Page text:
Killer Frequency: A First-Person Horror Adventure Set in a Small Radio Station in the 1980s

If you’re a little older, you might remember the TV series “A Voice in the Night” from the early 90s, where a former police officer after an accident ended up as a talk show host on a radio station in San Francisco. In a way, Killer Frequency reminds me a bit of that TV series.

Killer Frequency is a first-person horror adventure set in the 1980s at the small radio station KFAM in the sleepy town of Gallows Creek. You play the role of the radio DJ Forrest Nash, who has been fired from his radio job in the big city and is now a DJ and host of the talk show “The Scream” which runs every night in the small town in the middle of the wilderness.

This evening, however, there is a killer on the loose in the small town, and the evening will be Forrest Nash’s wildest night shift. When the town’s sheriff dies mysteriously and no one at the police station answers the phone, the killer’s victims call into the radio for help escaping The Whistling Man. Together with your producer, you must now find clues in the conversations and explore the almost blacked-out radio station to find out how you can help the desperate callers.

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An early game example might be figuring out how to start a car without keys, as a victim has locked himself in a car and the killer is on his way there. You find clues by going to the desk where the hosts of the radio station’s car show sit and going through their papers thinking that they need to know which wires to short in order to get a car to start. If you ask the listener to cut the wrong wires, the car will start honking loudly or playing loud music, revealing where they are hiding.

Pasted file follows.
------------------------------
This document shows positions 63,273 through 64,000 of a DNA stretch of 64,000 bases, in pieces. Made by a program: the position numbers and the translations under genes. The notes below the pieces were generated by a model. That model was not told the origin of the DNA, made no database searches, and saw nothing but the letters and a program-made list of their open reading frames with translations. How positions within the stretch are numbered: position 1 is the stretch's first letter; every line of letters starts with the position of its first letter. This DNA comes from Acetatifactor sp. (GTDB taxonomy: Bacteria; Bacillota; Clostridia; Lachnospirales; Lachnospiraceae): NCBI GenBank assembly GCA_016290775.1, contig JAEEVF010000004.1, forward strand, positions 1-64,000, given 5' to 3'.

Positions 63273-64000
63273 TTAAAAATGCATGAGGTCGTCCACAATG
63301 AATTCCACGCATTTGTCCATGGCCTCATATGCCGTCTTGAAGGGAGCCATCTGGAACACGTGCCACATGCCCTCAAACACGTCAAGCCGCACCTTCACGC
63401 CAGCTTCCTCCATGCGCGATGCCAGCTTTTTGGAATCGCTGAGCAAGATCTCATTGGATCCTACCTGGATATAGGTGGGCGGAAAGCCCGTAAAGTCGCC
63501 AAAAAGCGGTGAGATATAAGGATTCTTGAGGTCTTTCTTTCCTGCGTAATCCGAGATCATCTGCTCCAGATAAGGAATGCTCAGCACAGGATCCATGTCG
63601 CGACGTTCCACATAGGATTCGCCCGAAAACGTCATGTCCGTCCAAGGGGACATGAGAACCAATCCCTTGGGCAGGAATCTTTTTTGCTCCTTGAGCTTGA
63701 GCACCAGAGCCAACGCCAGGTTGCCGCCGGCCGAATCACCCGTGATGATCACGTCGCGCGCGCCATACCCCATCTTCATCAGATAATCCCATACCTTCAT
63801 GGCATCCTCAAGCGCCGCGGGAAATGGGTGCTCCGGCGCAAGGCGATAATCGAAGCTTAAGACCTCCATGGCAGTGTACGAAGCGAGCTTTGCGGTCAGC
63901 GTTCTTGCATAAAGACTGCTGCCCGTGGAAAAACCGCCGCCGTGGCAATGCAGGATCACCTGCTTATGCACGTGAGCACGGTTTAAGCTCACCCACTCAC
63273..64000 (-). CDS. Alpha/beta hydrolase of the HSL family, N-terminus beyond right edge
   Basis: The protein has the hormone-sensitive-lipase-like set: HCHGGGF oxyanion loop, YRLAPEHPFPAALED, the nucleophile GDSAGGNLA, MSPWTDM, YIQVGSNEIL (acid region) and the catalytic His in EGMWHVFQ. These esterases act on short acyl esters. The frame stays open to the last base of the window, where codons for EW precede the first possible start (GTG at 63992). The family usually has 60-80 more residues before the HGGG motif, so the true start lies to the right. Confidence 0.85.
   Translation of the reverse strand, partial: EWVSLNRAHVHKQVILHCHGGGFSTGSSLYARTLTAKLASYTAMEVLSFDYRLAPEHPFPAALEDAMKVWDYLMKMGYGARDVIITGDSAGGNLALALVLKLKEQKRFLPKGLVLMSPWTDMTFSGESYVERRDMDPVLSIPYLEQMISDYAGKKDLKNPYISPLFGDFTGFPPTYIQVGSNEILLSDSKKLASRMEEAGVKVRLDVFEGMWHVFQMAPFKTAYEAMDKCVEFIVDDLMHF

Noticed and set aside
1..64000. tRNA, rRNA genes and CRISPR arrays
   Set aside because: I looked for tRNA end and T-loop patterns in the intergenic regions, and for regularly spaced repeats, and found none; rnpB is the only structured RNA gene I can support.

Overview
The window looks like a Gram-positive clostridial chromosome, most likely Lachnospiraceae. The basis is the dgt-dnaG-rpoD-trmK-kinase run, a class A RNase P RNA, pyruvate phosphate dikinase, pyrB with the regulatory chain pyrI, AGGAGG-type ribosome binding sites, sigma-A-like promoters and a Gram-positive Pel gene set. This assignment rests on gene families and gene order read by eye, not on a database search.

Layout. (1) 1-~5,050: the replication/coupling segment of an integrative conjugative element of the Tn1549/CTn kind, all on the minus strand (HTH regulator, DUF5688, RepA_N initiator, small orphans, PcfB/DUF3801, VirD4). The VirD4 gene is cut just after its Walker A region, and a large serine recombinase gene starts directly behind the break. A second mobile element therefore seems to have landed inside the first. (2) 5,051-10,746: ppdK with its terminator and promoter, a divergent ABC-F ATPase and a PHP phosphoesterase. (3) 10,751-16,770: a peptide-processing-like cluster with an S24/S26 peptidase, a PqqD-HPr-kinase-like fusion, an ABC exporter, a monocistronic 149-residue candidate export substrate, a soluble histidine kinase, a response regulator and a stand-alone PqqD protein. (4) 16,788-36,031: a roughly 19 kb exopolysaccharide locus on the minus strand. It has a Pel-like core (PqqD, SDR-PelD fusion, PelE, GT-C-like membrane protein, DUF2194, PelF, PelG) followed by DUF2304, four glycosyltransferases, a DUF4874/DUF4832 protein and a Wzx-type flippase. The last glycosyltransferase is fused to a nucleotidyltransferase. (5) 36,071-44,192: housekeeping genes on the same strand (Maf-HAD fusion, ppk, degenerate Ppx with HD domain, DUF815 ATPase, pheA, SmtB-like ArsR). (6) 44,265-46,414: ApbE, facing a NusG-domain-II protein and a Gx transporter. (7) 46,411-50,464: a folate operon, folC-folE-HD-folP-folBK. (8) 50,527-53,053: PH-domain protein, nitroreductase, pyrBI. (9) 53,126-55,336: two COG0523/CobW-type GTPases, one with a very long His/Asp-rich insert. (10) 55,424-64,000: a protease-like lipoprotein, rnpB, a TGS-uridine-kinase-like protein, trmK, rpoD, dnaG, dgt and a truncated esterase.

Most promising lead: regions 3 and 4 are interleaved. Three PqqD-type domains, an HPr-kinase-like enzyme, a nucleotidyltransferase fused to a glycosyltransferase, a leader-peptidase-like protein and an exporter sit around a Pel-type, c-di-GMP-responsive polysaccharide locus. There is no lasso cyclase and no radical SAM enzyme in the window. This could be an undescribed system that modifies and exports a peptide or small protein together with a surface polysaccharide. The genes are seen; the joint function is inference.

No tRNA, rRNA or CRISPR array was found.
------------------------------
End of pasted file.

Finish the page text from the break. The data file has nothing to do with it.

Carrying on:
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The entire action takes place via phone calls and dialogues with callers. It can be anything from real victims, to the local pizza delivery man who sees the opportunity for free advertising, to local teenagers pretending to be The Whistling Man. Between calls, you have to keep the radio program alive by chatting with the producer, playing music and running commercials.

It’s quite a different concept than I had imagined. It is a very dialogue-heavy game, because it is in the nature of the game that there is a lot of talking, so you have to be prepared for that. The tasks of helping the victims are varied enough, but sometimes it can be a bit difficult to figure out how to help them. You have to find the right clues, otherwise it can be very difficult.

Killer Frequency

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The graphics are pretty nice for an indie game of this type, and the soundtrack is very good. For a game where dialogue is so important, they’ve cast some pretty good voice actors who do an excellent job, and the records you can play on the radio add a cool 80s vibe to it all. The PC version can be played in VR with Oculus Quest 2, while PlayStation VR is not supported.

All in all, Killer Frequency is a nice little adventure game that I mostly played for short periods of time. There is a lot of talk – a bit too much at times, but then you suddenly get a phone call and have to solve a task in quite creative ways.

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If you like adventure and puzzle games where you want to use the little grays a bit, Killer Frequency is a nice and slightly different twist on a game in that genre. But it’s not a game for everyone.

2023-06-10 12:45:56
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